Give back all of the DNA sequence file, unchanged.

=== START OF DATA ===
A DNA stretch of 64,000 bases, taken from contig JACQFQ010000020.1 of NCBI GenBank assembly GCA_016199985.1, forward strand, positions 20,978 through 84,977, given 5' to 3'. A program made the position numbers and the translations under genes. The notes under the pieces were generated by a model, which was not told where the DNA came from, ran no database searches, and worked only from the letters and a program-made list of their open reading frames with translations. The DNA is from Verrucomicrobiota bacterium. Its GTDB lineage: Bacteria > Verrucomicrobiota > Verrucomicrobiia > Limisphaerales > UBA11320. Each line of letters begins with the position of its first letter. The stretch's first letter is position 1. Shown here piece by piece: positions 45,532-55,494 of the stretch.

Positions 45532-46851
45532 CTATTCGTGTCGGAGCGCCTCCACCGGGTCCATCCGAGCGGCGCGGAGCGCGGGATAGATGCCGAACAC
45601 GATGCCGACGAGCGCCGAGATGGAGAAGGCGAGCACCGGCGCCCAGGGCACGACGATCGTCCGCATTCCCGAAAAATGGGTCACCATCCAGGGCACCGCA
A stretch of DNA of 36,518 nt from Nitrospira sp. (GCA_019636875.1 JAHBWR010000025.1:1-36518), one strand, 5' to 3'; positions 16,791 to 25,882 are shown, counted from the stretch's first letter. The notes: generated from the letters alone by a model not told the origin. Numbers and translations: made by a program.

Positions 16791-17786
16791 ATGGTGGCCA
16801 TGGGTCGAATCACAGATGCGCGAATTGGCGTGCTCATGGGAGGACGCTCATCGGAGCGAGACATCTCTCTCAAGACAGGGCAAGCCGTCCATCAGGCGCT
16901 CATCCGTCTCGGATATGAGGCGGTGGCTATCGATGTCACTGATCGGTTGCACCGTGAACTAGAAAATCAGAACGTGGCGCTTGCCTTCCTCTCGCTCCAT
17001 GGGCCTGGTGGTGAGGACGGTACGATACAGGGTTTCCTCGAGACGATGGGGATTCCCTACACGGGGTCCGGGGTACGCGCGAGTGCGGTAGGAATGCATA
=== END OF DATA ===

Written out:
A DNA stretch of 64,000 bases, taken from contig JACQFQ010000020.1 of NCBI GenBank assembly GCA_016199985.1, forward strand, positions 20,978 through 84,977, given 5' to 3'. A program made the position numbers and the translations under genes. The notes under the pieces were generated by a model, which was not told where the DNA came from, ran no database searches, and worked only from the letters and a program-made list of their open reading frames with translations. The DNA is from Verrucomicrobiota bacterium. Its GTDB lineage: Bacteria > Verrucomicrobiota > Verrucomicrobiia > Limisphaerales > UBA11320. Each line of letters begins with the position of its first letter. The stretch's first letter is position 1. Shown here piece by piece: positions 45,532-55,494 of the stretch.

Positions 45532-46851
45532 CTATTCGTGTCGGAGCGCCTCCACCGGGTCCATCCGAGCGGCGCGGAGCGCGGGATAGATGCCGAACAC
45601 GATGCCGACGAGCGCCGAGATGGAGAAGGCGAGCACCGGCGCCCAGGGCACGACGATCGTCCGCATTCCCGAAAAATGGGTCACCATCCAGGGCACCGCA
A stretch of DNA of 36,518 nt from Nitrospira sp. (GCA_019636875.1 JAHBWR010000025.1:1-36518), one strand, 5' to 3'; positions 16,791 to 25,882 are shown, counted from the stretch's first letter. The notes: generated from the letters alone by a model not told the origin. Numbers and translations: made by a program.

Positions 16791-17786
16791 ATGGTGGCCA
16801 TGGGTCGAATCACAGATGCGCGAATTGGCGTGCTCATGGGAGGACGCTCATCGGAGCGAGACATCTCTCTCAAGACAGGGCAAGCCGTCCATCAGGCGCT
16901 CATCCGTCTCGGATATGAGGCGGTGGCTATCGATGTCACTGATCGGTTGCACCGTGAACTAGAAAATCAGAACGTGGCGCTTGCCTTCCTCTCGCTCCAT
17001 GGGCCTGGTGGTGAGGACGGTACGATACAGGGTTTCCTCGAGACGATGGGGATTCCCTACACGGGGTCCGGGGTACGCGCGAGTGCGGTAGGAATGCATA